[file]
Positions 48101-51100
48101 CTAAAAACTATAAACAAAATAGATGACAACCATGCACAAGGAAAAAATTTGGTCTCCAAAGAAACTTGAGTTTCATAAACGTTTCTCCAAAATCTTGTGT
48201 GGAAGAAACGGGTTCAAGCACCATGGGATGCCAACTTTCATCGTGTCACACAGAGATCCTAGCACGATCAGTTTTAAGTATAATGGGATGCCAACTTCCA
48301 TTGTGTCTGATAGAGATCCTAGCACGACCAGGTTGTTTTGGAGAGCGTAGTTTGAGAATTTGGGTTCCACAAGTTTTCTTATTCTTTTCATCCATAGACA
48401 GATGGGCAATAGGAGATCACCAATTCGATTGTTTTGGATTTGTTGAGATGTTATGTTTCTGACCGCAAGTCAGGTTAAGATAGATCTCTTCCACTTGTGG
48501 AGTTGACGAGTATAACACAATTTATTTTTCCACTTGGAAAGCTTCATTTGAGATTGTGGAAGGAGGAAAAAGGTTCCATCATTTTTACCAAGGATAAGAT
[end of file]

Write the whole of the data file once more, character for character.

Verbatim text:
Positions 48101-51100
48101 CTAAAAACTATAAACAAAATAGATGACAACCATGCACAAGGAAAAAATTTGGTCTCCAAAGAAACTTGAGTTTCATAAACGTTTCTCCAAAATCTTGTGT
48201 GGAAGAAACGGGTTCAAGCACCATGGGATGCCAACTTTCATCGTGTCACACAGAGATCCTAGCACGATCAGTTTTAAGTATAATGGGATGCCAACTTCCA
48301 TTGTGTCTGATAGAGATCCTAGCACGACCAGGTTGTTTTGGAGAGCGTAGTTTGAGAATTTGGGTTCCACAAGTTTTCTTATTCTTTTCATCCATAGACA
48401 GATGGGCAATAGGAGATCACCAATTCGATTGTTTTGGATTTGTTGAGATGTTATGTTTCTGACCGCAAGTCAGGTTAAGATAGATCTCTTCCACTTGTGG
48501 AGTTGACGAGTATAACACAATTTATTTTTCCACTTGGAAAGCTTCATTTGAGATTGTGGAAGGAGGAAAAAGGTTCCATCATTTTTACCAAGGATAAGAT